WE know already – and have known for some time – that mental health services for young people in Scotland are under terrible strain. Children, teenagers and young adults often struggle to access the treatment they need; they are also sometimes judged “not ill enough” to receive support, meaning they have to deteriorate further before they get help. It is a disturbing situation, especially in a country where child and adolescent mental health is supposed to be one of the government’s priorities.

Now the need for urgent action to address the situation has been underlined by an important, and disturbing, piece of research. According to the study led by Glasgow University, 11.3 per cent of young people report having attempted suicide and 16.2 per cent report self-harm at some stage in their lives. That is a pretty extraordinary figure by any measure: one in nine young adults in Scotland say they have tried to kill themselves.

What makes the situation worse is that the one in nine with serious mental health issues are likely to experience problems in trying to get help and support. We know that around 20 per cent of the people referred to Scotland’s Child and Adolescent Mental Health Service (Camhs) are rejected; we also know young people are sometimes treated on unsuitable adult wards. Mental health services in Scotland are feeling the strain, and young people are struggling as a result.

Some of the solution is obvious – more funding so Camhs can do more – but there also has to be a much greater emphasis on developing alternatives to Camhs so the symptoms of mental ill health can be spotted as early as possible. Instead of waiting for difficult circumstances to become a crisis, early intervention can help some young people avoid a worsening of their situation.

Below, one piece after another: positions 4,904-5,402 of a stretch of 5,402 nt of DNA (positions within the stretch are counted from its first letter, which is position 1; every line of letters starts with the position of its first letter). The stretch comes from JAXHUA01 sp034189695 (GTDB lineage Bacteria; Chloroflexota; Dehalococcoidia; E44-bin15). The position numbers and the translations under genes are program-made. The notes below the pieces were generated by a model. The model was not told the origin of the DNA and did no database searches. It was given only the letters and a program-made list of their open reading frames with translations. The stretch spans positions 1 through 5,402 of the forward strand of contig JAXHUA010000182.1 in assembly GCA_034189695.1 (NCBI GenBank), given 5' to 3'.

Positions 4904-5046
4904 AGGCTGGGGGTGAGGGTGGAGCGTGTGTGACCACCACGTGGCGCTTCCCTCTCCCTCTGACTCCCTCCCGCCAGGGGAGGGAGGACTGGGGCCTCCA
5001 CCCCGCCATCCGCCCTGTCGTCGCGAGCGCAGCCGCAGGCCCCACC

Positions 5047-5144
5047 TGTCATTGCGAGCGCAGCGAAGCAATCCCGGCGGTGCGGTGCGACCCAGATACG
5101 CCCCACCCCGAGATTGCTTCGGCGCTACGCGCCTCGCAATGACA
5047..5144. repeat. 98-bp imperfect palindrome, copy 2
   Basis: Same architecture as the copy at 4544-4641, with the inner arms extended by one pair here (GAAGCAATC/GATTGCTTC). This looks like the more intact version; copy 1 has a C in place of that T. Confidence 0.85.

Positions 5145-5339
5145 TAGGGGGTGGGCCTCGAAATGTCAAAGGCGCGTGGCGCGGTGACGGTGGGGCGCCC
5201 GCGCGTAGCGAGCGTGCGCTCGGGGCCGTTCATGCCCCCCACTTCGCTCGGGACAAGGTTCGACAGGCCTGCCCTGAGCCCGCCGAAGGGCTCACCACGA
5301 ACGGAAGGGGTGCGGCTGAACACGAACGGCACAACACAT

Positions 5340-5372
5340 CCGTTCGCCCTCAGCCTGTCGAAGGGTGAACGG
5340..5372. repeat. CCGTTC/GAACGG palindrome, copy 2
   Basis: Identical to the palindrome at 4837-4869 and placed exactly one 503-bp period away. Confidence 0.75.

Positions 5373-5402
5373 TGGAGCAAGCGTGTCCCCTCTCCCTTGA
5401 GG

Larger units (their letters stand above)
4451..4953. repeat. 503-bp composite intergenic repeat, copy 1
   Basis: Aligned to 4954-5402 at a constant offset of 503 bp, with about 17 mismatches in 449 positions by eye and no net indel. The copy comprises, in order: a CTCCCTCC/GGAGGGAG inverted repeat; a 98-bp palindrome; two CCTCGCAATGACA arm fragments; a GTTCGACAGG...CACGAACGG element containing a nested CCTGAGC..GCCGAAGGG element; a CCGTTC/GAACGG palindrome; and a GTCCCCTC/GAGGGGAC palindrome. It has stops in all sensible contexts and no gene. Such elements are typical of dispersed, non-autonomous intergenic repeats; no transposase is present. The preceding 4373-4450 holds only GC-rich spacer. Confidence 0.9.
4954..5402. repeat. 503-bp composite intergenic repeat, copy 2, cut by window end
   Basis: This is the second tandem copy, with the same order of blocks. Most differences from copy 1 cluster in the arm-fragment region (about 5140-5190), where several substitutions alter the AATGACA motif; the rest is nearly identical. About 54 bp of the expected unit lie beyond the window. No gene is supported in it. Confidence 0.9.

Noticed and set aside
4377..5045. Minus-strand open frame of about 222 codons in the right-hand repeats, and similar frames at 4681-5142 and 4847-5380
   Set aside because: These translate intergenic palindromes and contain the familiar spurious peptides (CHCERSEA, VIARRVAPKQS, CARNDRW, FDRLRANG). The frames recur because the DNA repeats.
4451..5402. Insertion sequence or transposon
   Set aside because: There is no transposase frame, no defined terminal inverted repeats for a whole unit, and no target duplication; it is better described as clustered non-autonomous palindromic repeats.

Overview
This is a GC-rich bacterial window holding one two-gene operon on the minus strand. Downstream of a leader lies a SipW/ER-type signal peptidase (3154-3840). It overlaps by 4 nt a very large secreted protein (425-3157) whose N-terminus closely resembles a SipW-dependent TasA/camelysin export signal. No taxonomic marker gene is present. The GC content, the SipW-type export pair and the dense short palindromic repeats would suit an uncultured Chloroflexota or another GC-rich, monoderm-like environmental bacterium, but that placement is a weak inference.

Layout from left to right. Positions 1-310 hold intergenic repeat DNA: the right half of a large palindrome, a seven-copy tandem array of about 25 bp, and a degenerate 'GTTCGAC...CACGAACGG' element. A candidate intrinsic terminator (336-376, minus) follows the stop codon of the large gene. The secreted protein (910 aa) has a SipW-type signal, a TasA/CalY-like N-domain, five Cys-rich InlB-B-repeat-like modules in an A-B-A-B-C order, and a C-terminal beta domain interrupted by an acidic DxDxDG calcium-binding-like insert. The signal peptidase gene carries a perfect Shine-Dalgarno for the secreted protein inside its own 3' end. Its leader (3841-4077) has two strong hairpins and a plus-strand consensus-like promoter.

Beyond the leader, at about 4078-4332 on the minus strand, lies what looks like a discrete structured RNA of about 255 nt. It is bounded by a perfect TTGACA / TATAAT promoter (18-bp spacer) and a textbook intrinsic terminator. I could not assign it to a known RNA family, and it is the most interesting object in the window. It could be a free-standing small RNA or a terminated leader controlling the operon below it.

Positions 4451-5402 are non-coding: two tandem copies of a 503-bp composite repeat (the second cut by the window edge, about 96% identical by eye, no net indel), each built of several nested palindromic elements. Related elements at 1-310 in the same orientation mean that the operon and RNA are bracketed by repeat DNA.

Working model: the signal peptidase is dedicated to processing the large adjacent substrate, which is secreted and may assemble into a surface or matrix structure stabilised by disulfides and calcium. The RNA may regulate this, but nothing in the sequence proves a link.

What this means in practice is that there has to be a source of help, support and advice in every school in Scotland. Such a service is already up and running in Wales and teachers there report that an improvement in pupils’ behaviour, but the situation in Scotland is much patchier. According to official government policy, a named mental health worker should be available in every school but, in reality, there is confusion about what health boards and schools are supposed to be doing and some schools seem to provide no help under the policy at all.

All of this has to change so the heart of our policy on mental health is prevention and early intervention as well as cure (properly funded). The figures contained in the new research are stark, but perhaps they will also act as a spur, at last, to change. The Scottish Government does have a suicide prevention plan, but it lacks targets, timescales, or any indication of whether new resources will be available. Perhaps it should have three words printed on its front page: prevention, prevention, prevention.